By Lee A. Zito
Philip Freneau interested me from the start because I had never once heard of him. Reading his biography, I was surprised that just like John Woolman, he too was from New Jersey. As I read the rest of his biography in the book, my impression of him was heavily mixed. While he was described to be one of the most influential American poets, he was also described as a failure at almost everything he did.
I set out to find more information on Freneau and many of the documents that I found stated the same thing. However, I found that Freneau did have his accomplishments as well as failures. Many of his writings were quite popular in his day. Even though it may seem that his poetry is almost forgotten, many people still praise him and his work today.
The poem Indian Burying Ground is an easy read.
The stanzas have a very ballad like form that keeps the reading at a perfect rhythm. Freneau speaks very highly of the Native Americans as he describes their rituals for burying their dead. They would prepare the bodies as if they were going on a journey, with bows and arrows, pots and bowls. The Native Americans would also put the corpse into a sitting position.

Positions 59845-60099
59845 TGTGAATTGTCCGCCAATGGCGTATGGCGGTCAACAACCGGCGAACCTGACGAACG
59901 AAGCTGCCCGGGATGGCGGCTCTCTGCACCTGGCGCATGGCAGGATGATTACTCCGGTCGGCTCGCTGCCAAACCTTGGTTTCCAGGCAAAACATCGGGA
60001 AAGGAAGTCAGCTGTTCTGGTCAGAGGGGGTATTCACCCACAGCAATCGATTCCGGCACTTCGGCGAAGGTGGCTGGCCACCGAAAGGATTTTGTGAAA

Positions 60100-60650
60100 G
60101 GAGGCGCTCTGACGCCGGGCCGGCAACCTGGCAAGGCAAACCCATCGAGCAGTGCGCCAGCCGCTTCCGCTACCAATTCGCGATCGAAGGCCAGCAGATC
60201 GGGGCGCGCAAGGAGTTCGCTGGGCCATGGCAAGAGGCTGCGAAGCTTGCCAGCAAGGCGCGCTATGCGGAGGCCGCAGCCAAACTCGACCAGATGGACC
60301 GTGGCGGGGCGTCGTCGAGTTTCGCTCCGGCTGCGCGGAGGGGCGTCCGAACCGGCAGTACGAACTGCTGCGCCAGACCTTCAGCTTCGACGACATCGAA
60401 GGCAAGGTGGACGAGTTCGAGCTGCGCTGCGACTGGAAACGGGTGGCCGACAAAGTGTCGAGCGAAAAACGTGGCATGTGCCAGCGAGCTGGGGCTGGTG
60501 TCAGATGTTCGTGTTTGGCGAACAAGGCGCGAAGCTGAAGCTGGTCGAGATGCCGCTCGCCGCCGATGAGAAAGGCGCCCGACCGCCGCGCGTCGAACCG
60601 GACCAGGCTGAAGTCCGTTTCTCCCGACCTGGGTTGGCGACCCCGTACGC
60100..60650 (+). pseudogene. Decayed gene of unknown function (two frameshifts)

Freneau wrote this poem after visiting a Native American burial ground. Through this poem he gives off a sense of appreciation for the ways of the Native Americans. To Freneau, it sort of over shadows his culture. Much like how he describes with Shadows and delusions.
Is our culture too passive, too delusional? Extremely, and still to this day we are. Freneau's Indian Burying Ground is an escape from his own culture. He has witnessed Native American customs, which he highly respects. These...